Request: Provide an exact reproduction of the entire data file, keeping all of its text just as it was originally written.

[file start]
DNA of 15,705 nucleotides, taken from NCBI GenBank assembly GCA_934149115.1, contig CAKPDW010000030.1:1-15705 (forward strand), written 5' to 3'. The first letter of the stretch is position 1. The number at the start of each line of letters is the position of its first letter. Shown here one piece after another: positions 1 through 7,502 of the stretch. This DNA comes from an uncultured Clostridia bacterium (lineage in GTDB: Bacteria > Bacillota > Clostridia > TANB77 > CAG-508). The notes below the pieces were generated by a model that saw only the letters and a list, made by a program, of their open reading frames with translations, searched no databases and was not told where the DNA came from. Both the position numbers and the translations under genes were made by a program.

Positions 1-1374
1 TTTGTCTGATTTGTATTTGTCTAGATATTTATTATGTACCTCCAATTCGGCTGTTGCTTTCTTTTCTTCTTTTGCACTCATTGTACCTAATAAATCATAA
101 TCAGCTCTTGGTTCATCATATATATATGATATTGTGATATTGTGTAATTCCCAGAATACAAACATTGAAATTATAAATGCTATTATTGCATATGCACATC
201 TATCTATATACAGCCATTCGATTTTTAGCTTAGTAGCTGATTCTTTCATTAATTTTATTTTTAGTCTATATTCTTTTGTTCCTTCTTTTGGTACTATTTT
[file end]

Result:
DNA of 15,705 nucleotides, taken from NCBI GenBank assembly GCA_934149115.1, contig CAKPDW010000030.1:1-15705 (forward strand), written 5' to 3'. The first letter of the stretch is position 1. The number at the start of each line of letters is the position of its first letter. Shown here one piece after another: positions 1 through 7,502 of the stretch. This DNA comes from an uncultured Clostridia bacterium (lineage in GTDB: Bacteria > Bacillota > Clostridia > TANB77 > CAG-508). The notes below the pieces were generated by a model that saw only the letters and a list, made by a program, of their open reading frames with translations, searched no databases and was not told where the DNA came from. Both the position numbers and the translations under genes were made by a program.

Positions 1-1374
1 TTTGTCTGATTTGTATTTGTCTAGATATTTATTATGTACCTCCAATTCGGCTGTTGCTTTCTTTTCTTCTTTTGCACTCATTGTACCTAATAAATCATAA
101 TCAGCTCTTGGTTCATCATATATATATGATATTGTGATATTGTGTAATTCCCAGAATACAAACATTGAAATTATAAATGCTATTATTGCATATGCACATC
201 TATCTATATACAGCCATTCGATTTTTAGCTTAGTAGCTGATTCTTTCATTAATTTTATTTTTAGTCTATATTCTTTTGTTCCTTCTTTTGGTACTATTTT